Originally Posted by dbabbage
What is the process I should follow to migrate to a new shared database, so that I can get back to synching on a new host without losing any of these tasks that have been added on each computer?
Probably the best approach is to have the support ninjas help you through this if you've got outstanding changes on multiple clients and can't lose any of them. Call them at 1-800-315-OMNI during Pacific time business hours and they'll walk you through it. That said, I'll give you a rough sketch of what you need to do:
You can use sorting or grouping by date changed and date added to help you track down any changes made on a given client (except the iPhone) since the last time they were all in sync. I would do that on each of the computers, then tell the iPhone to sync its database to the new server, keeping the iPhone's copy, if asked. Then on each computer, tell it to make a backup of the current database, then sync to the new server database, taking the new server's data. Open up the backup you made, drag over any new actions you created since the last sync from the backup to the new live data, and reapply any other changes you made (completing actions, changing dates, etc.) which you found above. Repeat this drill for each computer and you should be back in business.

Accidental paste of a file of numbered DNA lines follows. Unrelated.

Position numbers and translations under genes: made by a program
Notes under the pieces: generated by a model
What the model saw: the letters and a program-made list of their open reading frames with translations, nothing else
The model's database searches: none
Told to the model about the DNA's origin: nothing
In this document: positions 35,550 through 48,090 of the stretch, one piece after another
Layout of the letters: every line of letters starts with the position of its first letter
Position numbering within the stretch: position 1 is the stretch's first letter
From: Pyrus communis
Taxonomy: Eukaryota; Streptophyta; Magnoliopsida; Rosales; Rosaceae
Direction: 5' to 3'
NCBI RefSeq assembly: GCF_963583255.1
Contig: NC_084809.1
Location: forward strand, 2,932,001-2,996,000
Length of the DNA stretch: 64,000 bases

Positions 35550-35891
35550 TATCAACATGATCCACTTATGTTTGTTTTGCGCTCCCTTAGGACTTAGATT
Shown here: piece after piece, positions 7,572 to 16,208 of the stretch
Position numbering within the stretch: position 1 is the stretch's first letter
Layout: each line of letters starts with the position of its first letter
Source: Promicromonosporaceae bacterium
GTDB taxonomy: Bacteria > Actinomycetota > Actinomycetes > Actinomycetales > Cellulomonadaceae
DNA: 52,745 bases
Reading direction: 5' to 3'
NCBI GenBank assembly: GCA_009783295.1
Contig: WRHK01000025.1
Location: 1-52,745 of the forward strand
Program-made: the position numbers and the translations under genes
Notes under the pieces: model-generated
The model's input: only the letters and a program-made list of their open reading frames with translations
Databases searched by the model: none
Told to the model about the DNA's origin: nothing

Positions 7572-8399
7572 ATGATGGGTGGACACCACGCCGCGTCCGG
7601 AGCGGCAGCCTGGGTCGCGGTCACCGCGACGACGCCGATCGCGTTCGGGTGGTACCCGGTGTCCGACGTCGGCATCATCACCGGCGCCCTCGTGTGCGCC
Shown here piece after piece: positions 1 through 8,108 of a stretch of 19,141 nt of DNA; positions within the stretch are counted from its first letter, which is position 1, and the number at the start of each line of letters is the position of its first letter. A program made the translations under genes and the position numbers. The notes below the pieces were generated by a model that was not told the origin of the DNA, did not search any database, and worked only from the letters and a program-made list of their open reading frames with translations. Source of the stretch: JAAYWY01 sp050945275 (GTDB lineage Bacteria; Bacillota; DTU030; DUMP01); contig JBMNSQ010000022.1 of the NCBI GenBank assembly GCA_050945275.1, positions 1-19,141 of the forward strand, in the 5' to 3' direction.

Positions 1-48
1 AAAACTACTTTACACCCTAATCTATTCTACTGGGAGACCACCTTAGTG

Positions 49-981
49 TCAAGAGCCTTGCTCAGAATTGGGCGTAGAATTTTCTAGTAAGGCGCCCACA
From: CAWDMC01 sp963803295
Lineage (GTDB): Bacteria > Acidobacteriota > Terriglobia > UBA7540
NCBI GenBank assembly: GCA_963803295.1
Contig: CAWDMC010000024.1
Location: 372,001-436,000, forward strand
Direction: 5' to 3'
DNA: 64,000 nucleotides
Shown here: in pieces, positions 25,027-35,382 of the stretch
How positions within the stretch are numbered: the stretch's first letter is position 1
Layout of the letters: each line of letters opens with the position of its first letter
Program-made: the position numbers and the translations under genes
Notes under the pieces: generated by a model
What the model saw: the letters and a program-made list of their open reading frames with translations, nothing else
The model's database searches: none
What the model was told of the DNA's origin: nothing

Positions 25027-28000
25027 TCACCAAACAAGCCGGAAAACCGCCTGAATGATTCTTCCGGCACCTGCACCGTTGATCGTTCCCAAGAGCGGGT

For the future, sync is usually more efficient if only one machine at a time has outstanding changes, and it's a lot easier to recover from the server getting wiped out -- you just tell the machine that has the most recent data to sync to the new server to regenerate the server database, without the tedium of finding each machine's local unsynced changes. You might consider setting up a backup server account on another provider, so in the future when one fails, you can immediately switch and not end up with multiple machines with unsynced changes. I'm guessing that you maybe only got into that situation because Swissdisk was out of action far longer (and more catastrophically) than expected, and you wanted to get some work done at the different machines. Not such a problem if the server eventually comes back with your sync database intact, but a pain when it doesn't!